Juwana Jenkins took UK magazine Classic Rock Presents The Blues writer Henry Yates for a musical road trip through the U.S. when she talked to him about her album The Blues Keeps You Alive. They covered quite a distance (from the West Coast to the Mississippi Delta and all the way up to Detroit) to talk about Juwana’s inspiration as a performer and songwriter.
Juwana Jenkins and Her All-Star Mojo Band. Hit the road with the Philly songbird and her band.
Words: Henry Yates
The Blues Keeps You Alive isn’t just a record. It’s a musical road trip through the U.S., and Juwana Jenkins is your tour guide. “The album sounds like we’re travelling across America?” beams the Philadelphia-born singer. “Well, that’s absolutely one hundred per cent the idea! So Never Say I Love starts off with a Mississippi Delta vibe, and then it’s Memphis, Detroit… the point was to say, blues doesn’t all sound the same, and it’s not all twelve bar.”
This state-to-state travelogue works a treat, with the 12 tracks unified by Juwana’s belting vocal and the brassy grooves of Her All-Star Mojo Band. Fiercely loyal to her sidemen, Juwana gives particular credit to Czech harp-blower and co-songwriter Charlie Slavik for pulling her deeper into the blues, following a childhood soundtracked by Motown and her local Baptist church services. “I grew up singing in church,” she recalls, “and I wanted to have that energy and richness of singers such as Koko Taylor, Tina Turner, Janis Joplin, Chaka Khan and Patti LaBelle, who are tremendous influences on me. I always had a dream about what I wanted my voice to sound like. So when you turned on the radio, you’d go ‘Oh, that’s Juwana’.”
She never looked back, piecing together an eclectic CV whose most exotic entry is perhaps playing her unabashed idol, Tina Turner, in a tribute outfit (“When I was a young frontwoman,” she admits, “and I had no clue what I was doing, I just thought, ‘what would Tina do…?’”) For all that, you sense that with The Blues Keeps You Alive, Juwana has found her raison d’être, as well as a previously untapped flair for lyric-writing. “I like to write Willie Dixon-type lyrics,” she grins. “So they’re these double-innuendos, using very simple language, but there’s a lot of subtext. For example, on Married To The Blues, y’know, it’s ‘When my house is dark, Mr Blues comes home and then he rocks me all night long’. They sound like one thing, but there’s a lot more going on.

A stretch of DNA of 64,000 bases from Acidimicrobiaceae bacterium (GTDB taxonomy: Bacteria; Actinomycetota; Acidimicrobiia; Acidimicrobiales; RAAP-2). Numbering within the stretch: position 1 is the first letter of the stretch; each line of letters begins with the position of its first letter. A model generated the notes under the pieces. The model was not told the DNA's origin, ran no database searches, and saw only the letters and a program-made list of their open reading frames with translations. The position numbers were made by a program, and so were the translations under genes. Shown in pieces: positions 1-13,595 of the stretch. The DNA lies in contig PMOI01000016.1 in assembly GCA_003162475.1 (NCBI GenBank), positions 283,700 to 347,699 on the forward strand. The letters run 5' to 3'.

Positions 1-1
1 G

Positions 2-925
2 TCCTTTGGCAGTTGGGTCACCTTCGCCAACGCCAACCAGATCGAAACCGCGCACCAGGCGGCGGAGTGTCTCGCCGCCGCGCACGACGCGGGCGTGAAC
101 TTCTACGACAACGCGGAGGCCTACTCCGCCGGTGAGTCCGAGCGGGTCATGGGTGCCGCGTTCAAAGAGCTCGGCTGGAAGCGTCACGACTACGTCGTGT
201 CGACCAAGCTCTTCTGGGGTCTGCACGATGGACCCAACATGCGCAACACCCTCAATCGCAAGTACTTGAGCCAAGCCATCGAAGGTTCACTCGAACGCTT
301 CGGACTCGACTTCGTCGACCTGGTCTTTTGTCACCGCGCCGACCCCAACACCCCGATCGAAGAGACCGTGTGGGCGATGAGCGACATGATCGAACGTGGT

“But,” she counters, “the subject matter is often something that’s touched me deeply, to my very core, and the only way for me to process those feelings and to make sense of them is to put them in a song. With The Blues Keeps You Alive, that’s a true story, and it was the case of my marriage coming to an end and not knowing what to do with all that sadness, that hurt, that pain. But the healing power of music, and its ability to express and touch and soothe… that’s how the blues kept me alive.”
Not forgetting, of course, the blues’ unrivalled ability to rock the house. “When I’m onstage,” laughs Juwana of her towering live presence, “I feel like that person who has to be polite and proper and respectable just gets to be herself. That the little girl who was teased on the playground is finally able to let her hair down. That’s what it’s really about. I get to be me.”
“My musical partner, Charlie Slavik, got me into this genre. When we started working together, he’s like, ‘You have to immerse yourself in the blues and have respect for the genre’. So he brought me over CDs, sat me down, and in the car on the way to gigs we just listened and listened. That’s how I found my own relationship to the blues, to Willie Dixon and Koko Taylor, and came to realise that out of the different forms that I’ve sung, it’s the closest to my temperament.”
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